Gone is iTV. Here is AppleTV. The Apple logo now graces the top of the box with the letters “tv”.
After setting the cell phone industry on their collective heels with iPhone, will AppleTV revolutionize how we watch TV?
Through a friend from Apple Kate and I were given a few minutes of show and tell, and touch and feel of Apple’s newest media baby.
First impression? It looks smaller than you expect; the same footprint as a Mac mini, but thinner, sleek, understated.
From the front all you’ll see is the small dot of what appears to be the infrared port for the Apple Remote, and a small light to show the device is powered.
The backside is much different and loaded with connectors, some of which you may not have seen before.
Viewing from the back is the power connector, a single USB 2.0 port, an Ethernet port, the new HDMI port for connecting to your TV, standard RCA component video ports, dual analog audio ports, and a digital optical audio port.
That’s it. Park AppleTV next to your digital widescreen television and plug it in.
If you have a multimedia center, AppleTV fits nicely right on top and assures capatibility with your sound system.
What appears to be a new version of Front Row will grace your TV screen and the Apple Remote is used to walk through the menu. That’s the front end.
On the backend, you also need a Mac or PC with wireless capability to stream media to AppleTV. Apple has definitive steps to help us part with our money.
The first is to use iTunes and iTunes Store as the center of our personal media commerce universe. Carol Miller was spot on with her view of iTunes on Macs and PCs. iTunes is key.
Download music, TV shows, movies from the iTunes Store. Or, add your own music from CDs, or any movies from iMovie HD. iTunes doesn’t really care where the video comes from. That’s a big hint for Handbrake users.
The second step is to “synchronize” your media from your Mac to iTV. Assume that your Mac or PC is wireless and at least 802.11 b, g, or n. Your media is streamed from your Mac or PC to AppleTV.
Step three is the Apple Remote and the menu then puts what you want to watch straight to the TV screen via the HDMI connect.
It’s that simple. Once you set up your Mac and iTunes for streaming to AppleTV, and once it’s all ready to go, all the work is handled by the Apple Remote.
There’s a key word in all this. Synchronization. From what we can tell, AppleTV doesn’t just stream digital media from your Mac or PC and into your TV screen. It synchronizes what’s in iTunes to AppleTV.
Change something on iTunes, and it’s changed automagically on iTV. Apples web site carries plenty of details, specifications, and some good demonstration videos of how AppleTV works.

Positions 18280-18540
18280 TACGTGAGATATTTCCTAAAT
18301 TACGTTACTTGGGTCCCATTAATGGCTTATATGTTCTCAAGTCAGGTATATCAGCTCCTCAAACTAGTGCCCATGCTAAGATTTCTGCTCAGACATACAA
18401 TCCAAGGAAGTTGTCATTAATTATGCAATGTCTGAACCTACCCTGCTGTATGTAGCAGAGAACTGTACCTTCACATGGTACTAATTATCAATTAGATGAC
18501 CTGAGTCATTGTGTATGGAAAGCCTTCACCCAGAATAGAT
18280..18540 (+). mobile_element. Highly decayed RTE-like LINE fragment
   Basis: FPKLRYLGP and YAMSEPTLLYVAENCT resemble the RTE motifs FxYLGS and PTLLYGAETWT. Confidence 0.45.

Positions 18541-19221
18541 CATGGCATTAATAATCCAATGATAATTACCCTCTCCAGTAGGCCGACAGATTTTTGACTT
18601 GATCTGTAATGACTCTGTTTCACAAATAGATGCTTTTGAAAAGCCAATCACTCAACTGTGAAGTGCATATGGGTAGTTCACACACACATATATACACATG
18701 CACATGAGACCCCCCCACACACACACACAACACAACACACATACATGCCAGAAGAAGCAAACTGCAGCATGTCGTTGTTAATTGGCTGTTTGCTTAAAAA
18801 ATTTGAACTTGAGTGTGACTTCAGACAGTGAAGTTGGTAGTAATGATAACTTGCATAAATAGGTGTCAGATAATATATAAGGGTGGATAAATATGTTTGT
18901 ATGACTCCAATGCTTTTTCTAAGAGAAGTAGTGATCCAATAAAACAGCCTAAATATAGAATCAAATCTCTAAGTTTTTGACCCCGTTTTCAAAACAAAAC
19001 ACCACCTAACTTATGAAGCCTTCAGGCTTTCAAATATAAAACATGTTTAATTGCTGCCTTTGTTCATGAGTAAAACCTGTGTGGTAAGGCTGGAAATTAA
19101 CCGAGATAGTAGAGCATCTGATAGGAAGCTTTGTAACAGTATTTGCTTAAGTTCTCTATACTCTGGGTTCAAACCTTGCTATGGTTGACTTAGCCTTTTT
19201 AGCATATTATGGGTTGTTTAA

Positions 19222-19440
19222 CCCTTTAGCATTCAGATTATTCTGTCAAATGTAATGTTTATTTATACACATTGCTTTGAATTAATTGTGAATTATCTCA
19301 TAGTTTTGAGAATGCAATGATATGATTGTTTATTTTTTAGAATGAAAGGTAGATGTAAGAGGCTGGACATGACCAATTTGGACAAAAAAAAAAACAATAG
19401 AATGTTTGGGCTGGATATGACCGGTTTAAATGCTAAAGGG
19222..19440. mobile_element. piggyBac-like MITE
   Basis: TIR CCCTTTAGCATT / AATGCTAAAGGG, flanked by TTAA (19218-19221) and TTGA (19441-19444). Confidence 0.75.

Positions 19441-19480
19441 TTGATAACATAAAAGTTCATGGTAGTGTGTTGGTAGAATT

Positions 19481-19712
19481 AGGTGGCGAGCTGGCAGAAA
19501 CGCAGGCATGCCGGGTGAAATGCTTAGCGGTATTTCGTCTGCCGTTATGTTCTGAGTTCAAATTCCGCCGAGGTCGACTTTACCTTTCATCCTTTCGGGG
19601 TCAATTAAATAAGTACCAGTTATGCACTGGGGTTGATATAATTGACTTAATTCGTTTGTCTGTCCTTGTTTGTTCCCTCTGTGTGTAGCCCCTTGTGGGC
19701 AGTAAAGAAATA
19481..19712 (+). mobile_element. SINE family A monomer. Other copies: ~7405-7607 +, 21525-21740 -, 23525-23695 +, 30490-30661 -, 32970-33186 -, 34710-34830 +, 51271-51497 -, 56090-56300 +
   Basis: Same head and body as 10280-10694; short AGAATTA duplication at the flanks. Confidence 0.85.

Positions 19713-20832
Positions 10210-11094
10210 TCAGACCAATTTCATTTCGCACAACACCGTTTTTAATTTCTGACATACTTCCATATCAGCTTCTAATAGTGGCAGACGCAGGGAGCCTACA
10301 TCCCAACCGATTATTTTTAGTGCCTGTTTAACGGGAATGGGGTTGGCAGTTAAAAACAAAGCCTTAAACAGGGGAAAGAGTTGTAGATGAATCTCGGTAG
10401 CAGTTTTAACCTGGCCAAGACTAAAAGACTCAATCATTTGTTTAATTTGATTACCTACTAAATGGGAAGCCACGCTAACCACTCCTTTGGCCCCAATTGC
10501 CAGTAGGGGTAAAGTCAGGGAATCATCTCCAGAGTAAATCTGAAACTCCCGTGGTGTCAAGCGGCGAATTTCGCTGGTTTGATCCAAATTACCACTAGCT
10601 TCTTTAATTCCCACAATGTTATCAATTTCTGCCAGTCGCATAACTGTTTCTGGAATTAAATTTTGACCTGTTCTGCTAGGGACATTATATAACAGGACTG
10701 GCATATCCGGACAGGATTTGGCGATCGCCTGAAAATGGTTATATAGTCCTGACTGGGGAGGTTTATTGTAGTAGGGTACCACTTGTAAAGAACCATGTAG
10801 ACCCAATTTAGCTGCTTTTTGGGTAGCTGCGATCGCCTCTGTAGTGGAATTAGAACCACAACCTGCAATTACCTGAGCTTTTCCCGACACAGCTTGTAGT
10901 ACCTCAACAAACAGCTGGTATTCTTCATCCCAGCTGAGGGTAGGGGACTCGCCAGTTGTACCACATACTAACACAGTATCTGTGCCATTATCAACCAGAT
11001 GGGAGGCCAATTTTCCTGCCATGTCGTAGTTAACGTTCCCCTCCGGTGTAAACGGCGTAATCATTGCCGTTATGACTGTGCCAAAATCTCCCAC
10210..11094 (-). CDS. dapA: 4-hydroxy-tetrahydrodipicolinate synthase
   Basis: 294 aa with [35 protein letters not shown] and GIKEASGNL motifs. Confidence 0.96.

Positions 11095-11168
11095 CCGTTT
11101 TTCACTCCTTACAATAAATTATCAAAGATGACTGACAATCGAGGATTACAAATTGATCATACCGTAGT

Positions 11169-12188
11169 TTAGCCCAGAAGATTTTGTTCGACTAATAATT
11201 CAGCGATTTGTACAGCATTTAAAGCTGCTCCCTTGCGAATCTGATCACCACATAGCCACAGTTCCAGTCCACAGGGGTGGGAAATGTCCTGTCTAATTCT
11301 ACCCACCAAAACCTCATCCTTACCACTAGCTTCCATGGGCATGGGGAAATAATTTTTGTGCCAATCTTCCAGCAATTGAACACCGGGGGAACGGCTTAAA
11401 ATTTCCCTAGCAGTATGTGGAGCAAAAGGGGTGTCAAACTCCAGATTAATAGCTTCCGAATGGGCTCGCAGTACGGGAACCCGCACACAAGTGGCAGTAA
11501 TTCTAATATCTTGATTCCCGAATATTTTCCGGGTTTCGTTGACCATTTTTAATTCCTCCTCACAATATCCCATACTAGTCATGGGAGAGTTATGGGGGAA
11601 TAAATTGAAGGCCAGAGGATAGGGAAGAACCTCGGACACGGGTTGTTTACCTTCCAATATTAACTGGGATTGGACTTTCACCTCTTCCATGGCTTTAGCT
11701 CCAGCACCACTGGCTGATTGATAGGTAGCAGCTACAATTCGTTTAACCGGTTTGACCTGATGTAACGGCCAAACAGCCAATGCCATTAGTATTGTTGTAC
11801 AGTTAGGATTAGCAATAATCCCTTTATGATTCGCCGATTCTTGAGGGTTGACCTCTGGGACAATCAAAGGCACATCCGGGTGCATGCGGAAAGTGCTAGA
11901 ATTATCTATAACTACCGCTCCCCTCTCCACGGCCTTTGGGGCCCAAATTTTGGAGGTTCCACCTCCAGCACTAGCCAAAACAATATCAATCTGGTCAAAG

I see some problems on the horizon with the 40 gigabyte hard drive inside AppleTV, assuming that it is a “store and go” function. I’m by no means a power user and I have about 12 gigabytes of photos and slides shows on my Mac, and over 15 gigabytes of music, and many more gigs of movies, trailers, etc.
40 gigabytes will not be sufficient unless there’s some kind of “store and go” jockeying of media assets.
Clearly, iTunes and iTunes Store are the two names which Apple probably wished were something else as movies and photos start popping up on TV screens, Mac and PC.
That brings up another item which Apple has addressed, and we correctly predicted—AppleTV is Mac and PC compatible, and iTunes is the core for both.
Wiring all these media pieces together is not easy for some folks, so Apple goes out of the way to show the steps involved, and the pieces you need.
Mac or PC. Widescreen TV, iTunes, Wired or wireless network, HDMO cable (probably an adapter for older TVs), component cables for audio, as needed.
Apple is selling a new and improved and very Mac mini-like Airport Extreme with a not-quite-ready-for-prime-time version of 802.11n standard.
The new Airport Extreme base station looks similar but not exactly like a Mac mini, and according to the Apple folks on the Macworld exhibit floor is 7.7-inches square.
What’s really new about the new Airport Extreme, as we predicted would happen, it’s also PC compatible. Apple has embraced the PC world to the tune of another $179 per user.
AppleTV works with widescreen TVs capable of displaying 1080i, 720p, 480p, even 576p for PAL. Windows XP Home or Pro with service pack SP2 is required for Windows PC users.
Not many extras are required, though a few are availabale, including a component video set, and the popular XtremeMac XtremeHD HDMI to HDMI cable.
Apple says AppleTV will store up to 50 hours of video, which I assume, means less music. The iTunes version we’ve seen on the floor appears different than what’s currently shipping, and displays some settings I don’t remember seeing on iTunes 7.1.3.
AppleTV supports pretty much what you see in iTunes. AAC, MP3, AIFF, and Apple Lossless are supported, as is H.264 video, protected and unprotected, including various resolutions and MPEG-4.
Make sure to hit the Apple web site for additional details. We’re heading off to look at the iPhone.